All 11 animals underwent cardiac catheterization four weeks after PTCA. After a baseline coronary angiogram, selective cannulation of the proximal portion of a coronary artery was performed with a single-lumen balloon catheter (TotalCross, Schneider, Minneapolis, Minnesota) for administration of vasoactive agents. Acetylcholine (10−7mol/l, 10−6mol/l, 10−5mol/l and 10−4mol/l) was infused for 3 min each at 1 ml/min (to achieve estimated coronary artery blood concentrations of 10−9mol/l, 10−8mol/l, 10−7mol/l and 10−6mol/l, respectively ) through the lumen-port of the catheter. Coronary angiography was performed after each dose. Immediately after infusion of the highest concentration of Ach and angiography, 100 μg of nitroglycerin was administered via the lumen-port of the catheter, and a coronary angiogram was performed. The same protocol was repeated for the other two coronary arteries.
Quantitative coronary angiography
Coronary angiography was performed as previously reported (7)with a single-plane imaging system (Electromed, St-Eustache, Québec). An independent observer blinded to the treatment-assignment of vessels performed each segment measurement in three consecutive end-diastolic frames, and the results were averaged.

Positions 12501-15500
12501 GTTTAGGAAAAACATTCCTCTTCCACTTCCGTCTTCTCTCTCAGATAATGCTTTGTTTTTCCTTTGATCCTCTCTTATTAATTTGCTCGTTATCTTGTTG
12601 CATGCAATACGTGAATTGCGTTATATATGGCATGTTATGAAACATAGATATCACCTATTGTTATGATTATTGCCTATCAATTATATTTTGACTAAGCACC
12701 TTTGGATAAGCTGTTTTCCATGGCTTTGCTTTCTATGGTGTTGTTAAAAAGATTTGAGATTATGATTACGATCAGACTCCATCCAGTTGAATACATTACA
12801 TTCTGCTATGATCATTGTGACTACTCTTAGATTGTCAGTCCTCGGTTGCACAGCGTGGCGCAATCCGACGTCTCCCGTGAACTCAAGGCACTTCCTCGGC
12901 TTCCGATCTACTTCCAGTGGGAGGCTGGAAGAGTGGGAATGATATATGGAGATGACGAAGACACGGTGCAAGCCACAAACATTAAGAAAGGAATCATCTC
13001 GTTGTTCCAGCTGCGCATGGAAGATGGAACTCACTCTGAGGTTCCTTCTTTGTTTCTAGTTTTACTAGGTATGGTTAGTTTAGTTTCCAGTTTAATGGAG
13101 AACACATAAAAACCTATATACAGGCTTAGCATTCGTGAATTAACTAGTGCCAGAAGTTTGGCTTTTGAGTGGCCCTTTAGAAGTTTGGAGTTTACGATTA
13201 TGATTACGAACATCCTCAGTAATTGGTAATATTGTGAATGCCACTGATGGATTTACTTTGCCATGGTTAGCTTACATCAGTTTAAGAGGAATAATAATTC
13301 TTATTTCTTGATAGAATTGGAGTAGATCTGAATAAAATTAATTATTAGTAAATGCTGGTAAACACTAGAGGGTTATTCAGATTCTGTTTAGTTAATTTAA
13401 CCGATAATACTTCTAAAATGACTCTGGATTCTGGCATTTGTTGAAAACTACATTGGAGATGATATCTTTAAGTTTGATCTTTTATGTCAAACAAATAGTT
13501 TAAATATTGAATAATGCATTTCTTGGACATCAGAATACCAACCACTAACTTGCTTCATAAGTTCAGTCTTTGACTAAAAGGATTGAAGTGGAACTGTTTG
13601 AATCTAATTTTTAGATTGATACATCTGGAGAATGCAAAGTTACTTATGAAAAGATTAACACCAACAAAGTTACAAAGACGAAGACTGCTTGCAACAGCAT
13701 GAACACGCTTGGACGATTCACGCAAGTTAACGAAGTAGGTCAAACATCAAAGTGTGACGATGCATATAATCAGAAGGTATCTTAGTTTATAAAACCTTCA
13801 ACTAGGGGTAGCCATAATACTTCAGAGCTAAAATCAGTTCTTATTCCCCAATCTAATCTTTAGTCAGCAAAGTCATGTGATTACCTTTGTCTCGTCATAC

The animals were euthanized at four weeks as previously described (7). From the injured segments and the two naive arteries, serial sections of 3 to 5 mm were made. The sections were then treated with incremental concentrations of alcohol, followed by xylene and paraffin. Slices of 6 μm thickness were prepared and stained with Verhoeff’s stain for morphometry. A minimum of three slices for each artery was analyzed by morphometry, and the results were averaged. The areas of: 1) external elastic lamina; 2) internal elastic lamina; and 3) lumen were measured by digital planimetry, and the neointimal area ( − ) and media area ( − ) were obtained. The morphologic percentage of stenosis was calculated as 100 (1 − /).